No Rules: Presents ‘Noches de los Artistas!’

Set to be a weekly event throughout the month of July, ‘Noches’ will bring the public face-to-face with a variety of emerging New York artists to facilitate conversation among artists and their peers in an intimate space.

In Features by Amanda Scigaj 2010-06-21 print

Out of the gallery and off the computer screen, held its first installment of ‘Noches de los Artistas!’ Friday at Pete’s Candy Store in Brooklyn. Set to be a weekly event throughout the month of July, ‘Noches’ will bring the public face-to-face with a variety of emerging New York artists to facilitate conversation among artists and their peers in an intimate space.

“I started ‘KnifeFight: Noches de los Artistas’ to give artists a comfortable environment to present and discuss their work,” said KnifeFight founder A.P. Smith. “Turn on the projector, turn off the lights, maybe have a beer, and listen and learn from some of NYC’s most innovative creatives… so many of us create things, make art, but it’s become increasingly difficult to showcase work in an atmosphere that is both relaxed and engaging.” Beginning the series were three of New York’s rising and well-known photographers; Rebecca Smeyne, Tod Seelie and Maxim Ryazansky.

Differing styles and subjects aside, throughout all their work and discussions are miles of road racked up covering bands, and the skill to recognize that a good photo, a good story is a matter of foisting yourself into a situation. Smeyne, co-owner of (and behind some of its entertaining sardonic descriptions) traveled with band Dark Meat, and covers events for Spin Magazine and the Village Voice. During her presentation, Smeyne joked that the common theme in her work is “Shit flying through the air with stuff all over the lens.” The result finds you in bizarre and interesting places, putting you face-to-face with the subject at hand; whether it be fetish parties, Voguing competitions, pet markets in China, Princeton parties, SXSW, or Brooklyn’s West Indian Day parade, the latter receiving some backlash when the photos were published in the Village Voice. Smeyne captures character-driven shots that distill the subject’s culture identity, as if by accident.

Along with Seelie and Smeyne, Ryazansky graduated from Pratt, where, through the advice of a friend, visited Keansburg, New Jersey and was enamored with what he referred to as “the Shelbyville of New Jersey”. Seeing boardwalk games where you could win cigarettes, and a “Spook House”, Ryazansky was drawn to the “little moments that seemed a little bit off, but normal anyway,” adding that “maybe I have a sick sense of humor.” From there he delved deeper into Americana by documenting a rural ‘KKKristmas’ in Indiana, and documenting bands, awkward teenagers, and absurd advertisements along the way. Ryazansky may be most well-known for his ‘Pursuit of Happiness’ series, where he followed and documented the family that is apart of the Westboro Baptist Church of Kansas, who are notorious for picketing outside of soldiers’ funerals, (and more recently Synagogues) with outlandish signage. “I hate photographers who are mean towards their subject,” said Ryazansky, “people who maliciously shoot photos.” Although he is apart of the majority who see the ridiculousness of their ‘crusade’, Ryazansky shot photos of the family as they really are; a large, unremarkable Midwestern family who happen to be self-contradictory religious fanatics.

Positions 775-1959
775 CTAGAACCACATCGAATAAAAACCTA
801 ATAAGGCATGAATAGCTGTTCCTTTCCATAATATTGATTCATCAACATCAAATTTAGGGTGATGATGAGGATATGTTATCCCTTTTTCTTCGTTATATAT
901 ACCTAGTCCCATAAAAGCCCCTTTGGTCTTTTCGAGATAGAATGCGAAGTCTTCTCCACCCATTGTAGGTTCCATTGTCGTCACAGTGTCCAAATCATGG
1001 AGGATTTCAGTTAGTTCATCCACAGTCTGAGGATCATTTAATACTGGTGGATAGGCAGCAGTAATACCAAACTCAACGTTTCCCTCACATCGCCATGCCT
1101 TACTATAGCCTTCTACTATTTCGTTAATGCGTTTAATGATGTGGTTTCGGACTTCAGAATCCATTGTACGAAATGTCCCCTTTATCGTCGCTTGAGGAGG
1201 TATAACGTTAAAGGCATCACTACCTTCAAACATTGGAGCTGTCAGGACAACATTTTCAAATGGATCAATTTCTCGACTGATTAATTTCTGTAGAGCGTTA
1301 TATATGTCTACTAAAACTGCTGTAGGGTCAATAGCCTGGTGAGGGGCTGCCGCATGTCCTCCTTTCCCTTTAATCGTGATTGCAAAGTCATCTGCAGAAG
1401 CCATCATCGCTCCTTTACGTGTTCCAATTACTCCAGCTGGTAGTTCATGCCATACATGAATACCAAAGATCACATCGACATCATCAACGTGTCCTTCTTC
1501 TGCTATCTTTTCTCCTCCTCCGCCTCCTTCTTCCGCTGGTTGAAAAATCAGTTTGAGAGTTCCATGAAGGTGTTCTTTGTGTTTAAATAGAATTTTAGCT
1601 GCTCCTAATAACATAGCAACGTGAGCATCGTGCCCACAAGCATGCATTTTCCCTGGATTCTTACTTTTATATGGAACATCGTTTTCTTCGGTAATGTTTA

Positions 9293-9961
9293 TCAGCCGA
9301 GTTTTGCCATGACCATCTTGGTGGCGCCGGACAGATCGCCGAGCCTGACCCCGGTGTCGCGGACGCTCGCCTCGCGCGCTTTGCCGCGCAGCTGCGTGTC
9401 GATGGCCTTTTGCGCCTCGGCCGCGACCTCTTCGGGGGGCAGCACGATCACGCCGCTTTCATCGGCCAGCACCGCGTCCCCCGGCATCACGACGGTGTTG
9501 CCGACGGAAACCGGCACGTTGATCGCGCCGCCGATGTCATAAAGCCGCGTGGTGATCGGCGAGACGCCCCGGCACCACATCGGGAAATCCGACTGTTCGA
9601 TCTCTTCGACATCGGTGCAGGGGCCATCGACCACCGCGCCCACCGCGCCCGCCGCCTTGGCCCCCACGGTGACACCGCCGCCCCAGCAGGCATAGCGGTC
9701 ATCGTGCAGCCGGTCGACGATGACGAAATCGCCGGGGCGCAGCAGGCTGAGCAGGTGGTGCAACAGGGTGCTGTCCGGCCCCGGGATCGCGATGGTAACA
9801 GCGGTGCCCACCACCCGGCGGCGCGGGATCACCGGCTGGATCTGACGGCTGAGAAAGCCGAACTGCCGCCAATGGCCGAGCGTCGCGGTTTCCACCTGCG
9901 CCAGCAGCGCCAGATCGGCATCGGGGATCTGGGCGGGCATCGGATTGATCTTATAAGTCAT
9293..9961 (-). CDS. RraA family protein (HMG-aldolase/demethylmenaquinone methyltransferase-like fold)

A documenter of bike culture, raft culture, and ubiquitous in the New York DIY scene, photographer Tod Seelie credits his work to “never saying no to an opportunity even if it’s ridiculous, and always staying close to your friends.” Seelie, who has been in New York for about ten years since moving from Ohio, explains his work as “two different monsters”; boiled down one side represents an explosive conflagration of music, sweat, sex, and cheap swill where the other side of his work explores gorgeous, silent landscapes. As a result, Seelie maintains several websites for each of his wants. For the past four summers, Seelie also participated in the junk raft flotilla led by artist Swoon, which has sailed down the Mississippi and Hudson, as well as the Adriatic Sea. That evening Seelie showed both sides of his work, while interspersing anecdotes and advice about making his excursions feasible. By working throughout the winter as an art handler and other odd jobs, cutting his bills to zero, and subletting his apartment, Seelie has been able photograph both the violent and serene.

Incredible as their work, some of the best moments throughout the early evening were the anecdotes from the photographers themselves. Photos projected onto the screen, facilitating conversation about the subject and circumstances surrounding it. ‘Noches de los Artistas’ will pick back up on Friday, July 8th with more art, talk, beer, and, with all KnifeFight events, no rules.

Amanda Scigaj

Amanda Scigaj. Amanda Scigaj grew up in Buffalo, New York certain that football ruined her childhood. Since moving to Brooklyn in 2007 she helped build DIY venue Bodega, ran art shows, and became music editor for libertine publication Chief Magazine. She currently splits her time between the production department of a publishing company, and as a freelance writer. In her free time she likes to record hunt, learn random factual information, and is really trying to finish that Robert Moses biography. » See other writings


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